I love this Firefox add-on so much I had to blog about it.

Hot keys are great. They make us geeks more productive, which in turn allows us to slack off more. Geeks love slacking. Aside from this, some time ago I installed the Delicious Bookmarks add-on for Firefox. It very cruelly hijacked my Web Developer Toolbar hot keys.

Geek not happy.

I’ve searched for months for a solution, and just today while migrating to a new laptop (very shiny BTW,) I finally found it. This is an absolutely brilliant add-on. All thanks to dorando.

Every Windows application should come with a similar utility, and Windows should have its own management of hot keys! (If you have suggestions on similar utilities, please comment.)

Published by Brian Slezak on 07 Oct 2009

RefreshCache Reflections

This week I had the honor to attend RefreshCache, the first annual Arena developers meeting. It inspired me to post on my blog after a long, long hiatus.

Having the opportunity to interact with some of the most talented and God loving software developers and thinkers is beyond words. The event was inspiring in of itself, but there were some great highlights.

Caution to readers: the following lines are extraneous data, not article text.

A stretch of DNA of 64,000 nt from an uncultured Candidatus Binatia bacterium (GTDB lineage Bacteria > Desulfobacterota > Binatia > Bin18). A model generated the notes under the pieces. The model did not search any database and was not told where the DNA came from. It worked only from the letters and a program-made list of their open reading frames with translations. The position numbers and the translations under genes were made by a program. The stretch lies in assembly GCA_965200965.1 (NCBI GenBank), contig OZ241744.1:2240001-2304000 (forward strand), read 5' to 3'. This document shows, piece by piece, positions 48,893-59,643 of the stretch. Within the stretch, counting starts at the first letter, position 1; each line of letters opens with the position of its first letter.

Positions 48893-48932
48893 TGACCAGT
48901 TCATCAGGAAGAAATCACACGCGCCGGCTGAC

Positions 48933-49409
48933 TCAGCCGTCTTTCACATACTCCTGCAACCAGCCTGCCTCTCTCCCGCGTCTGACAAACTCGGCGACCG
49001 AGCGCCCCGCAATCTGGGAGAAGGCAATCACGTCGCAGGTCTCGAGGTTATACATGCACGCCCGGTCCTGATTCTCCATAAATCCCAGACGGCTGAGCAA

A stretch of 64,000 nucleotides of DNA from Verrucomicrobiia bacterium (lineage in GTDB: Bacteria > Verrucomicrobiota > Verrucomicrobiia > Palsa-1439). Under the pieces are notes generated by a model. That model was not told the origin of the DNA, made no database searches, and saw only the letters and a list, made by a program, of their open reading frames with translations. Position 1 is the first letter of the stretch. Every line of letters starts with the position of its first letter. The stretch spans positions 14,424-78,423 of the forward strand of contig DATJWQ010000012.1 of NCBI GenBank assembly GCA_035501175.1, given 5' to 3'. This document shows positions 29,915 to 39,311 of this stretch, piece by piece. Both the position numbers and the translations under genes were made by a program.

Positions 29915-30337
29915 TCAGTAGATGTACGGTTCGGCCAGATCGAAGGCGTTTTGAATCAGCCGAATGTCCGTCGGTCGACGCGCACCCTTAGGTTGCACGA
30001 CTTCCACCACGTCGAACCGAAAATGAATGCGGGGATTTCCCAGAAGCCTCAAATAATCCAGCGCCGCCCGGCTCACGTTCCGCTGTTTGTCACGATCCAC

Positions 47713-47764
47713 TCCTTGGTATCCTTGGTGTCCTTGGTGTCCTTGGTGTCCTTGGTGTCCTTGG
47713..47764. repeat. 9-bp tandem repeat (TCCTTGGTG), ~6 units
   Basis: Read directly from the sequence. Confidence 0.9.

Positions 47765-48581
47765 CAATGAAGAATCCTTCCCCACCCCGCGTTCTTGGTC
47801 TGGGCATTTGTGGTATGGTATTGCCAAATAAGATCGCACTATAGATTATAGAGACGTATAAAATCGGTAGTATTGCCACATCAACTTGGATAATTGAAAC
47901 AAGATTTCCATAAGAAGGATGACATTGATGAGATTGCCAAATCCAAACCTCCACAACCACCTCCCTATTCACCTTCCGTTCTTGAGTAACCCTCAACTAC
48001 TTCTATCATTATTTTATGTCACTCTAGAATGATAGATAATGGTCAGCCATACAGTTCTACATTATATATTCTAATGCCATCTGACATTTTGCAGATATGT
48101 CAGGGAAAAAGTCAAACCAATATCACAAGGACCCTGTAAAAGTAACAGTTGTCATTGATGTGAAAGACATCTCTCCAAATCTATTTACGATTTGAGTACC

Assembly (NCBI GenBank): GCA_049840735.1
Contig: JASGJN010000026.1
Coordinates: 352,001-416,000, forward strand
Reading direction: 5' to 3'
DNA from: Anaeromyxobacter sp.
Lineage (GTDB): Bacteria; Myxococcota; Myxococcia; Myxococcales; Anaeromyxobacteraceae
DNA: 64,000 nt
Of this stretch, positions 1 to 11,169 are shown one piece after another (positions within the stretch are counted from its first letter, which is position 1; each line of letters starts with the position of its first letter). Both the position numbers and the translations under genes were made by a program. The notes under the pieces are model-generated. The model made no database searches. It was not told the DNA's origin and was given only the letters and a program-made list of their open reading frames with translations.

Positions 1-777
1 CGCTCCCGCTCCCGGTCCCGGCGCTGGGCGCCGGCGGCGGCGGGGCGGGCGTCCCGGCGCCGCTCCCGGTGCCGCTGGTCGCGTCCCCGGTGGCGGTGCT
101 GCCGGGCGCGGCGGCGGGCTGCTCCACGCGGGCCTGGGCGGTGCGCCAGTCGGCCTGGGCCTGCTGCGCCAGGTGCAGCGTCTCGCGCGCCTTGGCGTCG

I was inspired by the hospitality of Nick Airdo and his family, and Nick’s leadership. Nick talked me into staying at his place rather than holing up in a nearby hotel, and I was blessed by that. Nick’s leadership within the Arena community impacts people deeper than he realizes, and we are all thankful for the spirit and energy he brings.

I was inspired by Jon Edmiston and the vision he brings to community software development. His gifts as a visionary are a blessing to this band of developers, and I wait in anticipation for the fruits the upcoming projects will produce.

I was inspired by each individual that attended, and by the sheer fact that God has stationed every one of us in this particular community, and with individual skills that combine to create something greater than each of us.

It was impossible not to take away a great deal more knowledge than one came with. One can not replace the power of physical presence and person-to-person interaction and learning. The off-the-cuff topics that spiral into deep learning opportunies are highly valuable. I enjoyed the ability to commiserate with my peers about common frustrations, as well as celebrate in successes. This was invaluable.

I am thankful for the blessing and direction God has provided in my life, for how He has brought me across a path to this place, gifting me uniquely in the circles I now find myself.

I am thankful for the Arena developer community.

Published by Brian Slezak on 14 Jul 2009

"Those Days"